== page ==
When Bionade launches in the UK next month, the makers of the German health drink may be thankful that we are a nation of beer-drinkers: that way, at least they won't have to explain what fermentation is.
That fermentation has anything at all to do with a health drink may take some explaining, as might the fact that Bionade is made by a brewery. "We have had people assume that Bionade must be some low-alcohol beer, especially because it comes in what looks like a beer bottle," concedes Peter Kowalsky, the company's managing director. "And in Germany we do have a lot of beer drinkers that drink Bionade when they can't drink beer, because it has that similar malty, tangy taste they recognise. But it is a health drink."
And something of an unexpected hit. When Bionade was relaunched in 2005, first year sales were just 20 million bottles. Last year it sold 70 million. This year, with distribution having rolled out to Scandinavia, Italy, Switzerland and Spain, it will sell 250 million bottles, and that is before it launches in the US, where health drinks are a boom market.
Indeed, Bionade might well claim to have invented the market, given that the drink was first sold in 1995. It was also the product of desperation. The Peter brewery was a small Bavarian family business that was being squeezed towards closure by major beer brands. Dieter Leipold, Kowalsky's step-father, was its master brewer and he spent five years, and almost the company's last pfennig, finding a way in which the fermentation process with which he was so familiar could be used to turn sugars into something drinkable but alchohol-free. The breakthrough came when he experimented with the bacterium kombucha, using it to convert sugars into gluconic acid. The result was Bionade, a naturally-flavoured soft drink made to the same ancient and exacting purity laws as German beer.
The whole idea was ahead of its time, never mind the method – there was no health drinks market, consumers were used only to big taste, high-sugar products and more educated attitudes to nutrition and diet were yet to develop. Now Bionade could hardly be more timely: last year juices, fruit and health drinks accounted for nearly 41 per cent of the entire soft drinks market, having grown some 31 per cent over the past four years alone, according to Key Note, the market research company. The health drink market is worth £2.8bn a year.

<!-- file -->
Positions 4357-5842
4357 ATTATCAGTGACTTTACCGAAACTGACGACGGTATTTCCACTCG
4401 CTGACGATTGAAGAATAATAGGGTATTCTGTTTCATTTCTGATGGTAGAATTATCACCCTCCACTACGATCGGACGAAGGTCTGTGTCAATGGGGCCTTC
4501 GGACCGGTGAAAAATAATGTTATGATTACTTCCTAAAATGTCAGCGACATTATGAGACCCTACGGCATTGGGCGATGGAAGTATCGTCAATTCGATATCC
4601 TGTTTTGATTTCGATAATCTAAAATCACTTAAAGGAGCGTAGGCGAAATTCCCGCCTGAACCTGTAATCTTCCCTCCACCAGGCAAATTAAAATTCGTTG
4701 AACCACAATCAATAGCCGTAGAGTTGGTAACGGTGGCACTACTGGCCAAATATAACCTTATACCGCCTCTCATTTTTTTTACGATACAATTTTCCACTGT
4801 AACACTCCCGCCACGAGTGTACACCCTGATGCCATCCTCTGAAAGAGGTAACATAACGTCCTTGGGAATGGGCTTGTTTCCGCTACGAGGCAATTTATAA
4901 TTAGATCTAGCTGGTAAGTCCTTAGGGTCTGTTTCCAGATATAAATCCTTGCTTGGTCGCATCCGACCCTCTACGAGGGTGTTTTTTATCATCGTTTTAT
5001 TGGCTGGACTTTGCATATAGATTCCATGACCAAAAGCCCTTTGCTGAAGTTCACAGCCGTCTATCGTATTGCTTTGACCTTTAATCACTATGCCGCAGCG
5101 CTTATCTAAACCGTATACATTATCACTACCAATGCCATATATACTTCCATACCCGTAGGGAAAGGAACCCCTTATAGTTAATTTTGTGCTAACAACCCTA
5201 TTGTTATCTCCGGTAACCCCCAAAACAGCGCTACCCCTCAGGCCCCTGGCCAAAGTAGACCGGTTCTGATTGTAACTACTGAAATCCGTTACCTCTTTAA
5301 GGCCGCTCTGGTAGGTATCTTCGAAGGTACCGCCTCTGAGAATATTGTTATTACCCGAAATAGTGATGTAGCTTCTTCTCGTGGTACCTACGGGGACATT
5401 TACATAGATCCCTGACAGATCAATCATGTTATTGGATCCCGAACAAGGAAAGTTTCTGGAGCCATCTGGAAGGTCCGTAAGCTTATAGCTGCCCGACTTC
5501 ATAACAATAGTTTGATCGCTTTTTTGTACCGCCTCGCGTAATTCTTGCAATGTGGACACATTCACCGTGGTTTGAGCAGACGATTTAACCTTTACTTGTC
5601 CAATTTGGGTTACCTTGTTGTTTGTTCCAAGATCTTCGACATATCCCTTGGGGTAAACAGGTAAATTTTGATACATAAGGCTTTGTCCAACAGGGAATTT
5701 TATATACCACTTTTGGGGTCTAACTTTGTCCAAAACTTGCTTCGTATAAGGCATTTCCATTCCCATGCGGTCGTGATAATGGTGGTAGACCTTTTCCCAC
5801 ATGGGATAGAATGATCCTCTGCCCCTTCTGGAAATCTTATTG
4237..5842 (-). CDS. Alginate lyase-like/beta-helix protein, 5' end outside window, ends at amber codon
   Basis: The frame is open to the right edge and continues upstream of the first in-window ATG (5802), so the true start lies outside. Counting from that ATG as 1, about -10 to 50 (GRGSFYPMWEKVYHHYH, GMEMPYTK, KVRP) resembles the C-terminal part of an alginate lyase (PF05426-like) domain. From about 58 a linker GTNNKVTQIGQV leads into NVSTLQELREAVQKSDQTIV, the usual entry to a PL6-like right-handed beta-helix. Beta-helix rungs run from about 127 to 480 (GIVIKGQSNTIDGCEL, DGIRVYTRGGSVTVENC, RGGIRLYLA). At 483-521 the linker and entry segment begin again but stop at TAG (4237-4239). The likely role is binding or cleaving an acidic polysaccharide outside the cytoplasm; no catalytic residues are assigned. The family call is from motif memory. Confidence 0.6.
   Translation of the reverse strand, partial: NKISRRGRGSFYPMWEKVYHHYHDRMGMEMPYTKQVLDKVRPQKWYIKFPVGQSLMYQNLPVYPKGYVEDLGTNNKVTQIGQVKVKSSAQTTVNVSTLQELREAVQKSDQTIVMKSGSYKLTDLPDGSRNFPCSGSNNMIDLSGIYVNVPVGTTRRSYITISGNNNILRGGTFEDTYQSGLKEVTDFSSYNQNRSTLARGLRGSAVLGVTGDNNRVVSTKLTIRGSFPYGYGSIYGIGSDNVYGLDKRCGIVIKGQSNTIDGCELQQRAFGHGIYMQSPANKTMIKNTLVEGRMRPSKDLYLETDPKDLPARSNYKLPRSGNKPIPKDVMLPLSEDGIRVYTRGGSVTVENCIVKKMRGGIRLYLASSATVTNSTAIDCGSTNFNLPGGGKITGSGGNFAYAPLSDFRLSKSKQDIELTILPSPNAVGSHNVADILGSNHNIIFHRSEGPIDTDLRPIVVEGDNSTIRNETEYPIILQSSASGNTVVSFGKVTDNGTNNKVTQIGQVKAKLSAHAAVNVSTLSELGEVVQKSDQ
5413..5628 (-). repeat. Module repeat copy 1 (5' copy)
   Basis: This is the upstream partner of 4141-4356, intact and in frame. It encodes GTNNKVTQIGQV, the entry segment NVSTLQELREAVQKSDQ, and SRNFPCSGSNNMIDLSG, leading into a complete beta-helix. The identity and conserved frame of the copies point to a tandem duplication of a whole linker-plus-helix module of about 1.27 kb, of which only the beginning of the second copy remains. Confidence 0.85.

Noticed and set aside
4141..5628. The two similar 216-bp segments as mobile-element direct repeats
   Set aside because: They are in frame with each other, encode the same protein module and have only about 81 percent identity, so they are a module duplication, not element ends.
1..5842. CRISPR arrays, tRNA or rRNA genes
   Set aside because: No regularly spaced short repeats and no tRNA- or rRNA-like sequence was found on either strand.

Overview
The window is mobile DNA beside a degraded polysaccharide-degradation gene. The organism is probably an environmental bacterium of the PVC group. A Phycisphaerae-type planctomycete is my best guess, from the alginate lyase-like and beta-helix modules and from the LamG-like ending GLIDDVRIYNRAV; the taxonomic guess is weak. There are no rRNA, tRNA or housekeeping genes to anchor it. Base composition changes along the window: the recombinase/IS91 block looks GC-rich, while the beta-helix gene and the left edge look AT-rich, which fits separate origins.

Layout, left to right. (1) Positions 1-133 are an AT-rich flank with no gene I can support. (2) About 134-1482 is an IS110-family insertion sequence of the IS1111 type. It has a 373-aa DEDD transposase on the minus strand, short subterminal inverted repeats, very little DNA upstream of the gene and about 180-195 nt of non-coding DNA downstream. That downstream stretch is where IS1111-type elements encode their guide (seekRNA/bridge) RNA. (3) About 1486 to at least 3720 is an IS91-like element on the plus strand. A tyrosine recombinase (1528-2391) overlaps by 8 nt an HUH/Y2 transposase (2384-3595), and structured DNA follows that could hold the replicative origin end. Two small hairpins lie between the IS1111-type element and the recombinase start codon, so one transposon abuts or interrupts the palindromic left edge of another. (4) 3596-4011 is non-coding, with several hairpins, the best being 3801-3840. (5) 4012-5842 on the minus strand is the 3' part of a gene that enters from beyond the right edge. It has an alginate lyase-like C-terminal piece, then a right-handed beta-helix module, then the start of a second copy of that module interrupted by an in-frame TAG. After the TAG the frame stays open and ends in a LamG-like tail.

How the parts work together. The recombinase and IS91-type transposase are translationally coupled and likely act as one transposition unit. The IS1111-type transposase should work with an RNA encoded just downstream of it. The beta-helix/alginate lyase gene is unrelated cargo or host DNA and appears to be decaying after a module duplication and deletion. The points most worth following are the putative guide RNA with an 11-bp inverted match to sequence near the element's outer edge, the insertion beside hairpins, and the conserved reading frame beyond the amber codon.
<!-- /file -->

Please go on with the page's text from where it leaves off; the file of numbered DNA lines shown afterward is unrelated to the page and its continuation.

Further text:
And no wonder, perhaps: last year a study by the Federal Drugs Administration in the US found some soft drinks containing benzene above the safe limits for tap water, while in Britain irritability in children has been attributed to their fondness for fizzy drinks."
"When we launched we didn't think there was a market for a health drink at all. You already had water, juices, mixtures of the two, products that came out of nature. And then you had typical sugary soft drinks that so many people liked. But nothing in between," says Kowalsky. "Even now launching a health drink is a high-risk venture which is why most play safe and tend not to have either a distinctive taste or content."
That certainly couldn't be said of Bionade. Its premise was a health drink in the sense that nothing unhealthy went into it, but one that was closer in taste and impact to a can of pop. This was a radical new take on what a soft drink could be. Many soft drinks are packed with stabilising and flavour-enhancing chemicals. Bionade has none. It is very low in sugar but because gluconic acid shares a similar molecular structure to glucose, drinkers are fooled into tasting sweetness. And while soft drinks are often loaded with cheap, aggressive acids, Bionade's is a product of natural micro-organisms at work. "And the presence of micro-organisms is a good indication of a healthy product," suggests Kowalsky. "Put these in a cola and they'd die."
Source - Independent